One of the harder aspects of making this list was accounting for my peanut allergy. On top of having to debate each candy’s place on the list, in the name of fairness, I tried to frame my feelings toward the candidates through the perspective of being able to safely enjoy them all. And from that perspective, Reese’s Pieces are the bomb. Before I found out I was allergic, they were my go-to movie theater candy, just from their scrumptious peanut butter twist on the candy-shelled M&M formula.


The next tier down has Swedish Fish, Sour Patch Kids, Butterfingers, Lemonheads, Kit Kats, candy corn and Skittles.

This one was tricky. As someone who generally doesn’t really like sour candies, Sour Patch Kids are about my limit when it comes to that particular flavor profile. Even with their questionable inclusion, Swedish Fish are simply classics and fat-free to boot, so they took first in the A-tier category.

I know candy corn can be a touchy subject. Some people swear by it and go out of their way to have as much of it as possible when it’s available, while others find it repulsive. Although I wouldn’t say I’m a candy corn fanatic, I personally find it quite tasty (a sentiment thankfully shared by Ash) and at least try to have a small bag every October, the same way one might go out of their way to enjoy a candy cane around December.


As for the B-tier, the candies included were M&M's, Hershey’s Cookies and Cream Bars, 100 Grands, Airheads, Smarties, Peanut M&Ms, Crunch bars, Fruit Gushers, Tootsie Pops, Raisinets, Twizzlers, 3 Musketeers, Heath bars, Whoppers Malted Milk Balls, Almond Joys, Milky Ways, Hershey’s Milk Chocolates bars, Runts, Sweetarts and Baby Ruths.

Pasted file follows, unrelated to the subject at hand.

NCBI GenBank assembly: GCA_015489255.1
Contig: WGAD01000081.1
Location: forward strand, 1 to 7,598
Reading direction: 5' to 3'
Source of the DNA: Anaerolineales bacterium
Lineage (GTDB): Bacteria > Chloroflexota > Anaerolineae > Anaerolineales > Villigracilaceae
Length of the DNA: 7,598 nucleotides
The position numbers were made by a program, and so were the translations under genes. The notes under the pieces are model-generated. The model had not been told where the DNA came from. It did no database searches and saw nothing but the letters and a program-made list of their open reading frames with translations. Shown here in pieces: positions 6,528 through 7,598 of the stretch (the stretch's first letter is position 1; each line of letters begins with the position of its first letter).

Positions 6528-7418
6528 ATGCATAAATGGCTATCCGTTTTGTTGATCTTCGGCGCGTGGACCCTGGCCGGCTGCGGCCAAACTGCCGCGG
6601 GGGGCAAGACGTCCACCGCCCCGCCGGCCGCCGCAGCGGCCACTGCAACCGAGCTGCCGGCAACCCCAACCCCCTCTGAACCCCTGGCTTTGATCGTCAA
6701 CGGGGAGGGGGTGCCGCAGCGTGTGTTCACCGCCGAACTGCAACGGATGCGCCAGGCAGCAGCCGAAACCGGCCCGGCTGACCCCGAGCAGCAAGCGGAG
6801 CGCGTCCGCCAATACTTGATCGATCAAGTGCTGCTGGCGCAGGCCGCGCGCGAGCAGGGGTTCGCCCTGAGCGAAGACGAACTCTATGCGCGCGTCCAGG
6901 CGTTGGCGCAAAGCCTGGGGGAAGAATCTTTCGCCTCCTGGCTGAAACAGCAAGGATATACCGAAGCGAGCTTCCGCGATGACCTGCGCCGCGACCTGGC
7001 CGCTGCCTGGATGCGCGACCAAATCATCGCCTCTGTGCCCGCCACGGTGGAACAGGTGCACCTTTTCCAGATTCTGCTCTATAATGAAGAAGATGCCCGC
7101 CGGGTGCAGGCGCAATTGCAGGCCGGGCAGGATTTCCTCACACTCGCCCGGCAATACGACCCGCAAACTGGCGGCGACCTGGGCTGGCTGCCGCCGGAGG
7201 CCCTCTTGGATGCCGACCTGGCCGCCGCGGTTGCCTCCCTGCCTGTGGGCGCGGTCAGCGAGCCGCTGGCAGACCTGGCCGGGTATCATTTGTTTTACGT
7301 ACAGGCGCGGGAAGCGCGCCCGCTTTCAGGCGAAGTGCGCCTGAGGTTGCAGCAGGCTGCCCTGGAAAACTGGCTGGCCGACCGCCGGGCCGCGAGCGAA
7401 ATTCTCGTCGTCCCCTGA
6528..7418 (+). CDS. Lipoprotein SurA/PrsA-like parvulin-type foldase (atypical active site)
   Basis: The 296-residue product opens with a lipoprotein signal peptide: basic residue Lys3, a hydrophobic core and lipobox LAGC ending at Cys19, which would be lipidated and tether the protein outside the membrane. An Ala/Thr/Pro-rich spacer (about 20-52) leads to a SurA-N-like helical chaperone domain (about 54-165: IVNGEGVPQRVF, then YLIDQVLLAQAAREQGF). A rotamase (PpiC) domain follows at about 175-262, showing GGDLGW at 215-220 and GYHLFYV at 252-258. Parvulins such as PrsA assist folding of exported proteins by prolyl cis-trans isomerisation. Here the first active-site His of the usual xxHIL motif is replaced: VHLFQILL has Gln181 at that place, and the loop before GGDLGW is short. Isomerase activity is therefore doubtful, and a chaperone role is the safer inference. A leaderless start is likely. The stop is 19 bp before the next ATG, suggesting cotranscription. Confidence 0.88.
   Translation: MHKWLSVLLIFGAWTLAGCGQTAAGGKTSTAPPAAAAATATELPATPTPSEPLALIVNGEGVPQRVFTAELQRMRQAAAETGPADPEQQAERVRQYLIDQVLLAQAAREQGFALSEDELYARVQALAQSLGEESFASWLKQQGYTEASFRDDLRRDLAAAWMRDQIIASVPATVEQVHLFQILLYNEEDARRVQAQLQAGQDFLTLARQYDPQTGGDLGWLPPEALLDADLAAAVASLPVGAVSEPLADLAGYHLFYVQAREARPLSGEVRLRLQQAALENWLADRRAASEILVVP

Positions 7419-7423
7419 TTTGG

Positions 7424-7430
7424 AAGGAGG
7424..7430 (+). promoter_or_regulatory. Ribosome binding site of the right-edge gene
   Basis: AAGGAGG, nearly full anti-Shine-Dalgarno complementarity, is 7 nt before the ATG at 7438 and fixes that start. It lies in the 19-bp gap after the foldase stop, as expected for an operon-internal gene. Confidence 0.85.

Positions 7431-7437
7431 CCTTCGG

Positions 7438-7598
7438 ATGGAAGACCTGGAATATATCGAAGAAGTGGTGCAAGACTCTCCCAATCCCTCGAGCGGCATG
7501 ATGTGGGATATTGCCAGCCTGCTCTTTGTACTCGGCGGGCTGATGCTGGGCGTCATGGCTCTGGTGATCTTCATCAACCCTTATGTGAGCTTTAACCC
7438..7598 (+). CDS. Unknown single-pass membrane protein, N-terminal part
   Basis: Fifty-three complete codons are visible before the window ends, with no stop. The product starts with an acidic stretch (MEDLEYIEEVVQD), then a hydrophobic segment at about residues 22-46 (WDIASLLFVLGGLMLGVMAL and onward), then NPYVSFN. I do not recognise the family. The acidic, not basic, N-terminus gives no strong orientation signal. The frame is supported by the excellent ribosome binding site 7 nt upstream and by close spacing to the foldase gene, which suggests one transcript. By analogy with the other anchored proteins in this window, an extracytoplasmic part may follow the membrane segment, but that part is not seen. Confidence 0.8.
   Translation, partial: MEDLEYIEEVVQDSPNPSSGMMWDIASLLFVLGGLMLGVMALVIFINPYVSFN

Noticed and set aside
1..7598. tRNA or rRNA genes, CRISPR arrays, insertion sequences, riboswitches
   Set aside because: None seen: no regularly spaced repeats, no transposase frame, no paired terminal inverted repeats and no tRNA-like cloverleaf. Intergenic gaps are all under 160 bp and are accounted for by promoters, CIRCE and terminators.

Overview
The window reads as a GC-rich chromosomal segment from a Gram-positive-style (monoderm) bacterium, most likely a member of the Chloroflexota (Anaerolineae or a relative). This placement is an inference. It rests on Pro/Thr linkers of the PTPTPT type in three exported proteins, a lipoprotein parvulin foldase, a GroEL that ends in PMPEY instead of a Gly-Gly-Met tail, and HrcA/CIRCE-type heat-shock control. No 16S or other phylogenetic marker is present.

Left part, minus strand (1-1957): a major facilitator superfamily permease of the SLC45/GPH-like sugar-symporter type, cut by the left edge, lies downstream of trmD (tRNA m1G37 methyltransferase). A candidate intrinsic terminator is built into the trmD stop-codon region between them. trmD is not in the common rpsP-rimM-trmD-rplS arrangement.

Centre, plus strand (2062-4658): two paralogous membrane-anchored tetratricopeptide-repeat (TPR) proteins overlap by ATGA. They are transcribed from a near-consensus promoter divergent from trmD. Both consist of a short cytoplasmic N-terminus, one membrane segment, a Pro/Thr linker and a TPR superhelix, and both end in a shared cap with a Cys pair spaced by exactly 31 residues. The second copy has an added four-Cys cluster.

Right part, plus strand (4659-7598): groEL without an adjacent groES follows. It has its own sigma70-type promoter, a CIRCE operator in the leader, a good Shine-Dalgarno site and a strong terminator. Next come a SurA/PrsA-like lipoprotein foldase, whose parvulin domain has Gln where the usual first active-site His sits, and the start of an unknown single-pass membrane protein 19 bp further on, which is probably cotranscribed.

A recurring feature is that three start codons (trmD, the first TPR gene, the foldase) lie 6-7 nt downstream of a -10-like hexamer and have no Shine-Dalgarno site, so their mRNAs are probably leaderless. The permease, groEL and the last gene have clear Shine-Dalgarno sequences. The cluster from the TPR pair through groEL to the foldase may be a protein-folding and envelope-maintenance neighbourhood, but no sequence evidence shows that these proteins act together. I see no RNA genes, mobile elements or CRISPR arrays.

The placement of Almond Joys and Raisinets in B-tier is a great example of that politics rant I’d gone on earlier. I personally would have rated them lower, but Ash had accommodated my love of Tootsie Pops, so I felt it was fair to be more lenient on some of his unshared favorites.


When it came to the next tier downward, Snickers, Werther’s Chewy Caramels, Tootsie Rolls, Blow Pops, Sugar Daddies, Hershey’s Kisses, Payday, Pixie Sticks, Ring Pops, Werther’s Hard Caramels, non-specific strawberry hard candy, Dubble Bubble bubble gum, Fun Dip and Warheads were all included.

The C-tier section is where we organized a particular subset of options we dubbed the “grandma candies.” This included Tootsie Rolls, both chewy and hard Werther’s, non-specific strawberry hard candy and Sugar Daddy caramels. 

Although these candies are all fine in their own right (at least, as fine as their position on the list would indicate), they do carry a certain reputation of maintaining a target audience who get weekly ShopRite coupons for raisin bran and prune juice in the mail.

Conversely, I’m convinced Warheads exist only for elementary school children to propose as a dare on the playground to their friends and are a blight on society as a whole.


The lowest tier of Halloween candy, the D-tier, contains apples, toothbrushes, York Peppermint Patties, Atomic Fireballs, Hot Tamales, Junior Mints and Good & Plenty.

Even though receiving fruit on Halloween is the scorn of any child, our logic was that getting an apple (or even a toothbrush for that matter) while trick-or-treating is at least an interesting story and implies the distributor had good intentions when deciding their Halloween handouts. 

At least, better intentions than the actual monsters who willingly chose to give away Junior Mints and Good & Plenties, anyway — that’s how you subtly tell kids you don’t want to see them at your door next year.

While certainly all candies have fans, some are simply more popular (for good reason!) on Halloween. Almost anyone would rather get Skittles than a toothbrush, but feel free to rank and debate your own candy preferences when deciding what to pick up this Halloween.